Although the overall theme of my European trip was to experience the homelands of my ancestors, another daily focus was embracing this challenge: to view nothing as wrong. That is, to see the rightness in every situation.
Seeing the rightness was tough for me, as, obviously, not everything went perfectly over the course of two weeks—or, I don't know, maybe it did. I no longer think I know what cosmic perfection looks like. :) As a J.M. Barrie character says in one of his plays:
"I am not young enough to know everything."
So I'll just say: not everything on my trip went as planned and it was often tempting to view the things that didn't go as planned as wrong. I.e. to judge the situation.
We live in a judging world. We're trained to judge from birth, educated in the realm of the dualistic mind. The world of opposites, where everything that is positive has its negative waiting for us on the other side of the coin. Good/Evil. Pleasure/Pain. Right/Wrong. Etc.
So, it's tempting to judge events automatically—without even thinking. My new practice had three parts. When something happened I would attempt to:
b.) Not judge or label the situation as wrong
c.) Decide the situation is right as is
Now, I certainly didn't always get to the last step (or even the first), but, just like with meditation, I view this lens-change not as something one "achieves" but, rather, as an ongoing practice. It's a practice I hope to continue now that I'm back home because it helped me move through the world with a little more ease.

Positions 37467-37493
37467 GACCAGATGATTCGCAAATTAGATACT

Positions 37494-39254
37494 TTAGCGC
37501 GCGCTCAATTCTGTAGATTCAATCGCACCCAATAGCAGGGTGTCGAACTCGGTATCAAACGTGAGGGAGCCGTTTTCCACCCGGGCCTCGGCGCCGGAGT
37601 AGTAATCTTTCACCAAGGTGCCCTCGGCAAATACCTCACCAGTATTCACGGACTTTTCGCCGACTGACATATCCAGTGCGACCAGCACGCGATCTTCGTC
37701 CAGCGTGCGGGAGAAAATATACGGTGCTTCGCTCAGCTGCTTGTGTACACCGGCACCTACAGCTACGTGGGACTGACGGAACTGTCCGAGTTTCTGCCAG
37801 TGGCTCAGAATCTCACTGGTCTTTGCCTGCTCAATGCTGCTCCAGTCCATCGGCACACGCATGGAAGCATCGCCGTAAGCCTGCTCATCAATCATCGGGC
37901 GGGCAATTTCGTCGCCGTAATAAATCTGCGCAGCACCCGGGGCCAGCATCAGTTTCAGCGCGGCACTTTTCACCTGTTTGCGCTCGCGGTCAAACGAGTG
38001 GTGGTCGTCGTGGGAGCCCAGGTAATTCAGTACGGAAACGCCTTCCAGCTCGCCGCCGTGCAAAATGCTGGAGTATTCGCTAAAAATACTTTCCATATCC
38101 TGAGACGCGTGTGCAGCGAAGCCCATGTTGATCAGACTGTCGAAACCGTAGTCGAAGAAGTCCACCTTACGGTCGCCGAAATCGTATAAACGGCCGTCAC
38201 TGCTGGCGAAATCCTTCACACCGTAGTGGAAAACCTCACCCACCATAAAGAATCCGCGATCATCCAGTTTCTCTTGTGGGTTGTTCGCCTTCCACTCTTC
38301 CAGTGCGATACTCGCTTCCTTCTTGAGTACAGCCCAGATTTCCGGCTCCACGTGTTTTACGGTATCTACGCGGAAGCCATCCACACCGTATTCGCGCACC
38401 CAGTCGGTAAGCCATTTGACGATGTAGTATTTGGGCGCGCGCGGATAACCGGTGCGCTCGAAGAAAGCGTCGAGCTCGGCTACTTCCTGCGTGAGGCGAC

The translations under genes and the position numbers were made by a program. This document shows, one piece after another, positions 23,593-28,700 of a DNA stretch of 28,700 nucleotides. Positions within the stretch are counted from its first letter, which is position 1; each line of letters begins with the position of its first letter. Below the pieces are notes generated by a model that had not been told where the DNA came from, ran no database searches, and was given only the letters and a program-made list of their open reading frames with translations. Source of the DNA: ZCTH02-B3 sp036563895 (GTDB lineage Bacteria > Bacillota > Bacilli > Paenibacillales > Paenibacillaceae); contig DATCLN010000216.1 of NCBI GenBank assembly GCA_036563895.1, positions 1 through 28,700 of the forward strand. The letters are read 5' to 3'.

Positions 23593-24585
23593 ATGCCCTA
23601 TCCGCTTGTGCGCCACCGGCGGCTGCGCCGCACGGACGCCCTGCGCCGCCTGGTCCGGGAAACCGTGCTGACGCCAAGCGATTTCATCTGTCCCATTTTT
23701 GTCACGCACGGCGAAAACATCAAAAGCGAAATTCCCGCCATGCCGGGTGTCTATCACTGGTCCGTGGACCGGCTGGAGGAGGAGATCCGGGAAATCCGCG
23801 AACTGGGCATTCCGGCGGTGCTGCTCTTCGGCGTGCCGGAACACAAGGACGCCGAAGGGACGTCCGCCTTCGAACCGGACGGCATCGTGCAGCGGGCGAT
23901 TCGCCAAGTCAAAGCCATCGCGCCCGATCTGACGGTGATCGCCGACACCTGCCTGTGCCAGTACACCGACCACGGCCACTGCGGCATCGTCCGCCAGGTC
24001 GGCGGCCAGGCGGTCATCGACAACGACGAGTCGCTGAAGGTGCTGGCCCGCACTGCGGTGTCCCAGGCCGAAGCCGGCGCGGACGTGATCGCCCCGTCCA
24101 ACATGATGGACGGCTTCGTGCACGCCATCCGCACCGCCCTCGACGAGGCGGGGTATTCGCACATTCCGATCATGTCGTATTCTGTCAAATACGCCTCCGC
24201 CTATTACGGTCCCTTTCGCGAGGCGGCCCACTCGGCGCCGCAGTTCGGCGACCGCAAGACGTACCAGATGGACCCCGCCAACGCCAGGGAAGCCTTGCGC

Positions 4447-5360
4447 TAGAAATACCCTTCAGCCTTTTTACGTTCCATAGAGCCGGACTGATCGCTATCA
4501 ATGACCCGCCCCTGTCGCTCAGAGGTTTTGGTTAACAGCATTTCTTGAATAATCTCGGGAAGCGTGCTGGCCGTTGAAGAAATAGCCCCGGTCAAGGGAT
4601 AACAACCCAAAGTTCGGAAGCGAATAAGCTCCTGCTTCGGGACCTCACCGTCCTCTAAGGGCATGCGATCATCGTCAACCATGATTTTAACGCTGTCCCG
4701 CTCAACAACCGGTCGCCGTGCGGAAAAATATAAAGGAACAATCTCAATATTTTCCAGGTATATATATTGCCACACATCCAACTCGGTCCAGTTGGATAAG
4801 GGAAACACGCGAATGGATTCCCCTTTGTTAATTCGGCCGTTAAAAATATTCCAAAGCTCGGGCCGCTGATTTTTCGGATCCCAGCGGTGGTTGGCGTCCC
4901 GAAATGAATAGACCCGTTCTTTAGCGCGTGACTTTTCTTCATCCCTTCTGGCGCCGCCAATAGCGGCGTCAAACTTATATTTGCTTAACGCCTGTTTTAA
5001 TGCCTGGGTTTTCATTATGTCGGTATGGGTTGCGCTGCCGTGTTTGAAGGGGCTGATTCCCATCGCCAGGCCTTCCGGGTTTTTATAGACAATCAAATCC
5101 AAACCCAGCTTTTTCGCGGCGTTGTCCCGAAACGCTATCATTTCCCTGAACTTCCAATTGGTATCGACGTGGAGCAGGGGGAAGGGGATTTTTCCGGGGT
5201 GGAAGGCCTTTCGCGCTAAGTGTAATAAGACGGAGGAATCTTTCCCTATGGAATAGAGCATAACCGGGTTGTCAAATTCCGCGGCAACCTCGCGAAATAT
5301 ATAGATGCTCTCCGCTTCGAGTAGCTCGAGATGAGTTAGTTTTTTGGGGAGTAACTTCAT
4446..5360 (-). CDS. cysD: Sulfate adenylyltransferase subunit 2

Rumi has a lot to say about ongoing practices. In his poem The Sunrise Ruby he writes:
"Work. Keep digging your well.
Don't think about getting off from work.
Water is there somewhere.
Submit to a daily practice.
Your loyalty to that
is a ring on the door.
Keep knocking, and the joy inside
will eventually open a window
and look out to see who's there."
In Matthew 7:7, Jesus said, "Knock and the door will be opened unto you."—but sometimes I want the door to open on the first knock, you know? I love how Rumi keeps it real with timing. Keep knocking. Eventually.
[Aside: some Bible translations say: "Keep knocking, and the door will be opened to you." but the version above was the one I memorized as a child. Always nice to remember the Bible was not written in English. (Nor were Rumi's poems, for the record.)]
Now I'm going to share some examples of things on my trip which were tempting to label as "wrong." I want to be clear these are not complaints; in fact, the opposite. But not really the opposite because when you commit to seeing the rightness in everything, you essentially commit to transcending the pervasive dualistic worldview. You leave the world of opposites. You stop creating self-made "problems" and take Kierkegaard's advice to heart in real time:
"Life is not a problem to be solved but a reality to be experienced."
In short, you stop creating pain in the present. (Tolle has so much to say on this in The Power of Now.) Of course this isn't easy! But it is...simple. I'd argue it's—ultimately—easier than making every damn thing that happens in your life that slightly deviates from your expectations a new problem.
Anyway, I can now see these trip moments as valuable teachers: